Thursday, July 16, 2015

Clever People

A beautiful sunset dinner view towards the Monsoon Palace.  Check out all those bats above!

“People in India are very clever.  They always figure the way to maximum profit.”

The response had laughingly been given to me after I asked about a mine we drove past on a rocky, winding road between villages.  My village guide, K, told me the mine was probably illegal, just someone who lives nearby, goes to cut the marble himself and finds buyers.  All unregulated, unmonitored, and most of all unknown to the government.  Even though the conversation fell towards the end of our day together, the theme of “outside the government’s knowledge” seemed to very aptly fit the day. 

After the start to a week of miscommunications, misfortunes, and just plain misconnections, I finally got back to Kherwara and able to get to Bichiwara.  This time, I was thankfully joined by another volunteer, G,  who is working on education materials for the sanitation projects across blocks.  The Kherwara block office was packed -- every field attendant from the block was in-house for a full day's workshop / review / analysis / overhaul on initiatives.  The modest space was carpeted for the meeting.  Everyone sat circled in the main room, papers scattered, pens furiously noting, chai noisily sipped, and voices bouncing from different sections of the circle.  Of the 30-ish people in attendance, my reporting officer, Ms. AB ji was the only woman.  Her vivacious and directed speeches, though, proudly ran the meeting.  G and I were glad to leave them to their day and for us to get out and to the village, finally.

I was pleasantly surprised to see some improvements on the community center K and I saw during our last visit.  Now completely in use, a chalk board and two posters hung on one side of the inner room, while a non-formal education class of 26 was being taught.  The community center / education center site is one of my two primary foci right now.  We are pushing a proposal to construct an eco-san toilet there and to also develop educational materials for the children in order to inculcate the eco-san practice.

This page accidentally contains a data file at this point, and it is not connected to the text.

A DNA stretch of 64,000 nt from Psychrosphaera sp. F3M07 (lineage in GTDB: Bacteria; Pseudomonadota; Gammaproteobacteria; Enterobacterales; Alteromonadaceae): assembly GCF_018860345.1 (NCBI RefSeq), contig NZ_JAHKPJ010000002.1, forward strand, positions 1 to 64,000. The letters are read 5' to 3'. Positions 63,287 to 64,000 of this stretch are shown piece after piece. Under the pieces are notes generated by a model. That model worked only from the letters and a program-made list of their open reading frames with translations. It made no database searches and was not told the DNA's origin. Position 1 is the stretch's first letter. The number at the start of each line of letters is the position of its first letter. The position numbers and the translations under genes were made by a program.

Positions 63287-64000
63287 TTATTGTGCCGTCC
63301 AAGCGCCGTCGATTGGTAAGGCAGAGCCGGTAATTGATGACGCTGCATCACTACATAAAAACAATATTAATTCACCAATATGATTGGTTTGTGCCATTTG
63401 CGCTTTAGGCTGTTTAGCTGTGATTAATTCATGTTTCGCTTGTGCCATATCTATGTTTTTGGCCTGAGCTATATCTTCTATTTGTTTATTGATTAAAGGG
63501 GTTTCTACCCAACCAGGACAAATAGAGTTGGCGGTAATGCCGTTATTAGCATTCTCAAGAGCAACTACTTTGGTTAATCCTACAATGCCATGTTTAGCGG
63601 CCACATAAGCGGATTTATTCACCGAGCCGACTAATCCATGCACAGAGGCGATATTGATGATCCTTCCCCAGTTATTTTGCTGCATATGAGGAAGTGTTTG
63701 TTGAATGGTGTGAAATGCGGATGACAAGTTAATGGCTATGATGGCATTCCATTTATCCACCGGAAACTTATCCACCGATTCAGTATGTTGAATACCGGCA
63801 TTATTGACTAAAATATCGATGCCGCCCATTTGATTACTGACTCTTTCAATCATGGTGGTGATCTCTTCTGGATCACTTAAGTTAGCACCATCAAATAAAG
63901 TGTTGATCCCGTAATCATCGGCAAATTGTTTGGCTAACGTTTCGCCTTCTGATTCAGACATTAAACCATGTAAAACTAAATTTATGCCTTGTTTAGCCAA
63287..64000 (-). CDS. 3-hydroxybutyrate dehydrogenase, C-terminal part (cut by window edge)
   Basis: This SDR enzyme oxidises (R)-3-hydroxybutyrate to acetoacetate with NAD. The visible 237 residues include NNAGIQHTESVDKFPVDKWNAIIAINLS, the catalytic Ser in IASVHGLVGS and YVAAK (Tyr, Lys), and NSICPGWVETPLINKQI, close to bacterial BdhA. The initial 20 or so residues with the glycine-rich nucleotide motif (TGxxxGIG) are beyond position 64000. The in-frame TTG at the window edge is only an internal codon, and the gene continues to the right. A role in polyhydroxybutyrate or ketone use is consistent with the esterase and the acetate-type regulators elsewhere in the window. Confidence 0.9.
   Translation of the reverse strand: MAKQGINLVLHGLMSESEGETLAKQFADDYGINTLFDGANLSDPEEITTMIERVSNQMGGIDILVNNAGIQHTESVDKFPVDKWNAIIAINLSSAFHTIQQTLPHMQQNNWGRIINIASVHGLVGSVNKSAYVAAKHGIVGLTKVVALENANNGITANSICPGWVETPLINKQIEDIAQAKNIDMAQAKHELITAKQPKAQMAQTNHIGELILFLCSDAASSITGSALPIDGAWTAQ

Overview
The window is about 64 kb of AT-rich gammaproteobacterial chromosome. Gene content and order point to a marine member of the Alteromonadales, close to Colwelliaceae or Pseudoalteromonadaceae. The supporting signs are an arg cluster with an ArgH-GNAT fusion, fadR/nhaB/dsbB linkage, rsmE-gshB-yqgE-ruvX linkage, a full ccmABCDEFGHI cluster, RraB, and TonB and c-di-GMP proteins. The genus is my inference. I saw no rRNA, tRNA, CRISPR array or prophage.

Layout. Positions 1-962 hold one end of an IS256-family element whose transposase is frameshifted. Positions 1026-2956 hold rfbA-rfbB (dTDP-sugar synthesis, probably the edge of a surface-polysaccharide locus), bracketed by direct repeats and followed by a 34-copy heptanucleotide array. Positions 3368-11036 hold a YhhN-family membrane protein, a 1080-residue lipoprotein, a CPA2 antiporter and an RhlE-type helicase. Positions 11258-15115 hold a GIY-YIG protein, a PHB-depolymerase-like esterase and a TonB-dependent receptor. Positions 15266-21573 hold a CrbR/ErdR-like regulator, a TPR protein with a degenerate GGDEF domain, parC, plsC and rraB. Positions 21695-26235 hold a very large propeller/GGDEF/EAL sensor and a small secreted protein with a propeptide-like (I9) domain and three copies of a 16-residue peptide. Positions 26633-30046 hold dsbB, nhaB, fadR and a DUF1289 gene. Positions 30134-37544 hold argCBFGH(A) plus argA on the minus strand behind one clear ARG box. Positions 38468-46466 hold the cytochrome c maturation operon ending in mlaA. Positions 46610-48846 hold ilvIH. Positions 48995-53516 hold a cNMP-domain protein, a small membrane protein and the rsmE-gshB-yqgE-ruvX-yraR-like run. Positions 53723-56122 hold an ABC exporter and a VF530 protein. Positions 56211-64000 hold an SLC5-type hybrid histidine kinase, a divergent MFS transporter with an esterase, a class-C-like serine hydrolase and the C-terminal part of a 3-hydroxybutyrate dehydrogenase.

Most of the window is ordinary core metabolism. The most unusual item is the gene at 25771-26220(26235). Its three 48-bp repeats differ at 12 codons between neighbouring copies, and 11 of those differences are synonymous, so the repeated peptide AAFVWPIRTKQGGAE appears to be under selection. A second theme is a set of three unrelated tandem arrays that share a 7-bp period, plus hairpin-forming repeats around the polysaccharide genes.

Moving past the center we were warmly welcomed by the families we met as we discussed their habits and usage with the Seva Mandir-built toilets.  Here is where the "outside the government's knowledge" theme really hits.  Up 'til now K and I and have been discussing the numbers in the villages.  Currently 52 toilets by SM, 12 toilets by the government, and 4 water tanks by SM (3 of which are broken -- addressing these is focus #2).  14 more are in a current proposal.  The next families we met had gov-toilets built near their homes.  Any social-justice-inclined individual would be disappointed to see what was there.  No roof, a far out-dated dry-toilet system, tiny, ill-supplied -- all around rough.  The SM toilets have been built with great care and effort and have support from the families near them.  The gov-toilets have become storage sheds, forgotten shafts of cement, and neglected resources.  From what I learned in conversation, these gov-toilets actually hurt SM efforts because they so poorly represent the logic and ambition of ecological sanitation.  

One of the families we met with seemed a little apprehensive to have us walking around their home, but after a quick intervention from a neighbor we befriended, and (what I take to be) a quick cut at the shitty* job done by the gov-initiative, we were conversing and laughing in no time.  It was a telling point to me in my, SM's, and any organizational development initiative.  There is incontrovertibly a greatly shared desire to help, or at least recognize needs, but the outcome of the efforts terribly span the spectrum of impact.  This is no surprise considering the varying attitudes and experiences with each particular initiative, but it becomes a very real, sensitive, and important issue when efforts inhibit one another. 

Maybe because my previous efforts in service were with a government-endorsed and situated organization, I hadn't in the past felt the need to worry too much about "government initiatives" -- all I needed to do was to focus on the situation I was in, the students I was with, the amazing team I worked with, and the corps-at-large with whom I served DC.  It appears now that my projects are not only balancing village needs, SM fit, human capacity, but also gov-efforts.  Thank goodness I am working with clever people.    


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